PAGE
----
Local Historic Preservation Plans

Many local jurisdictions have historic preservation plans that outline a community's preservation objectives and provide useful developmental history of the community. One requirement of the Certified Local Government program is for each government to develop a preservation plan prior to certification.

Creating your community's historic preservation plan

A local preservation plan can help a local government consider issues and opportunities related to historic preservation; identify important historic resources; develop goals, objectives and action strategies; and outline appropriate approaches to continued conservation, use and preservation of important places consistent with the comprehensive plan. As plans are prepared for a local community, the Office of History and Archaeology is available to review plans as a local community deems appropriate.

A good planning process should include the following steps and components:

Items in Planning
  • Developmental History: Authors should consult written histories, oral histories, maps, and other similar resources to create a sound description the development in the community being addressed.
  • Existing Conditions: Use accurate descriptions and maps to identify areas properties listed or eligible for listing in the National Register of Historic Places, significant cultural resources, areas that will experience development pressures, and the local preservation environment including programs, laws, and park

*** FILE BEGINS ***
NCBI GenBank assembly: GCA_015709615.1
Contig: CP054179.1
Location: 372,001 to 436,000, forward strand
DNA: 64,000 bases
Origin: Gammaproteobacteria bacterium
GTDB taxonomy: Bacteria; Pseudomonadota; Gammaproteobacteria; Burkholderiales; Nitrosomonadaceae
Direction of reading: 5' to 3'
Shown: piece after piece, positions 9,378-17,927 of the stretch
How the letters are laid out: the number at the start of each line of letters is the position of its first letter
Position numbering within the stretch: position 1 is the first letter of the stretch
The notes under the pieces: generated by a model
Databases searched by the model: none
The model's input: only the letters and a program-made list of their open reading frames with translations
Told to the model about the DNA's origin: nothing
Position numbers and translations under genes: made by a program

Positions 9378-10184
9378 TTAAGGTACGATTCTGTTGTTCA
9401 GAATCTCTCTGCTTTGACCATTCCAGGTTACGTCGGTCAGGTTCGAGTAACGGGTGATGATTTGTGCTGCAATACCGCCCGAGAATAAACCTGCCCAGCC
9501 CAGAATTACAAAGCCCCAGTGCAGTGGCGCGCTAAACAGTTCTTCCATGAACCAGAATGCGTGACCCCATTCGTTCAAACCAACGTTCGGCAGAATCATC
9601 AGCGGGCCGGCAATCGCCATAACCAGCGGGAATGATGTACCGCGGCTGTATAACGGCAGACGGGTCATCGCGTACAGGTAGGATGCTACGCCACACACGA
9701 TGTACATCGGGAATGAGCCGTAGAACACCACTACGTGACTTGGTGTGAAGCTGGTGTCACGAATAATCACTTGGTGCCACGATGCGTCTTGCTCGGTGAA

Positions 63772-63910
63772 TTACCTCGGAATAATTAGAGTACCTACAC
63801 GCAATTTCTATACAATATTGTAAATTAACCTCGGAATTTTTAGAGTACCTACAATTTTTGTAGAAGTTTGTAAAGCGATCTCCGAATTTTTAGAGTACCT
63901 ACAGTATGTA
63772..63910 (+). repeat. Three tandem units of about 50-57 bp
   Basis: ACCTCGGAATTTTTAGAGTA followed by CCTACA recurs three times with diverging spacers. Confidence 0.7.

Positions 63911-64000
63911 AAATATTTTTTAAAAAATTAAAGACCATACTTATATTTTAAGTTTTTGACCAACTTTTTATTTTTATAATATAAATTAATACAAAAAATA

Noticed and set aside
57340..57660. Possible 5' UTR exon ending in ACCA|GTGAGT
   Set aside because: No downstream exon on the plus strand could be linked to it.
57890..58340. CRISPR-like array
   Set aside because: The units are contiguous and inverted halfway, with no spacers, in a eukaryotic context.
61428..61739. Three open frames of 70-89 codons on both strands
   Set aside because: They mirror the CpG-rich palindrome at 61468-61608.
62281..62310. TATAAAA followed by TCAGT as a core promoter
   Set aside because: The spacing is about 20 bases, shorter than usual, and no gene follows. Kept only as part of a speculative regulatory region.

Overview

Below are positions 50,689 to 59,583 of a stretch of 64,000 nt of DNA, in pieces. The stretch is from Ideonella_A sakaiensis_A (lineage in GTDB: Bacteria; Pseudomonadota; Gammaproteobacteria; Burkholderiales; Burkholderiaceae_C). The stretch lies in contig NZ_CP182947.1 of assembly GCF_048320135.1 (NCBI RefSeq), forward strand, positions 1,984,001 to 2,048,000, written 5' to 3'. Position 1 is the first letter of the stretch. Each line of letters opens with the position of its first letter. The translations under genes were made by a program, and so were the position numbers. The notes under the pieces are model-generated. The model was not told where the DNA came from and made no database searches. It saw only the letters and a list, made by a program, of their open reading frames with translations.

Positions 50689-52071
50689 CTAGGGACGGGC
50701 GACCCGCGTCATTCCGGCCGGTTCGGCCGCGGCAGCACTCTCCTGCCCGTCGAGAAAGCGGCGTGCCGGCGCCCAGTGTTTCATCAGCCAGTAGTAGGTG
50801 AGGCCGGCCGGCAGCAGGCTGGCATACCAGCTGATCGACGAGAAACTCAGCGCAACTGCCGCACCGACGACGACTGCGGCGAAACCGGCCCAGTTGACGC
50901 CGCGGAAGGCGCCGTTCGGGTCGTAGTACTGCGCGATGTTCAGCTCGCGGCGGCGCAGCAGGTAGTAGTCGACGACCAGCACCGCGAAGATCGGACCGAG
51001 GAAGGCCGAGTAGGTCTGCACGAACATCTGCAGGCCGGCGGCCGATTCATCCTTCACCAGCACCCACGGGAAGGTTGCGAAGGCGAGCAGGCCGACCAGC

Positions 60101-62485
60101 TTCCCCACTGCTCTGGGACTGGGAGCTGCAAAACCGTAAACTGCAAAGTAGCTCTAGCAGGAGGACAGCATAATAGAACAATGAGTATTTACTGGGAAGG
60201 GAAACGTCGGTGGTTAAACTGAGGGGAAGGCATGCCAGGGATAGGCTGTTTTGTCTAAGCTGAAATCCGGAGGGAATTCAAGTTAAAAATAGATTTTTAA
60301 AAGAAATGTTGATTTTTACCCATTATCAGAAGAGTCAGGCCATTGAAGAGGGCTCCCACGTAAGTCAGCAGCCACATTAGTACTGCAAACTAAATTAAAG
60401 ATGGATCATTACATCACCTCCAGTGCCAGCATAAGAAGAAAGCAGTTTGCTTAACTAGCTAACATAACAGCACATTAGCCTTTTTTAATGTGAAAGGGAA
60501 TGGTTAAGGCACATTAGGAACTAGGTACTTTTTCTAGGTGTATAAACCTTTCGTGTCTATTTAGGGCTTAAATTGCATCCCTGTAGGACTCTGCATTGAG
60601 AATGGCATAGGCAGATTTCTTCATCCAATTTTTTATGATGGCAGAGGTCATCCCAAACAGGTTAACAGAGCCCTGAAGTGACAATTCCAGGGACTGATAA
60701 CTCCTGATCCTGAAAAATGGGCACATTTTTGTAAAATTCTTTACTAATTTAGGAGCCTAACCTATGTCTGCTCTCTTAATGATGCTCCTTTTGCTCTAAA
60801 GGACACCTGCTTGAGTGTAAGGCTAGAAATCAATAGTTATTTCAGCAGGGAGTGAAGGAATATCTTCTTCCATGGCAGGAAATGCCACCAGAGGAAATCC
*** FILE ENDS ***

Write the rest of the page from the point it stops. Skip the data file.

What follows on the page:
• Needs: Identify needs, current and future, that pertain to the preservation of specific property and areas as well as legal changes that will better address preservation.
  • Goals, Objectives, and Strategies: Through public participation, goals, objectives and strategies are developed to further preservation related missions. Goals could address issues related to economic development, education, survey, resource protection and tourism to name a few.
  • Action Plan: Strategies should be prioritized and timeframes established to complete projects. Tasks should be assigned.
  • Funding Sources and Tools: Many organizations provide financial or technical assistance in the delivery of preservation related issues. These entities should be identified and their areas of expertise highlighted.
  • Legal Basis: Citations should be included for the appropriate federal, state and local laws that pertain to historic preservation related issues.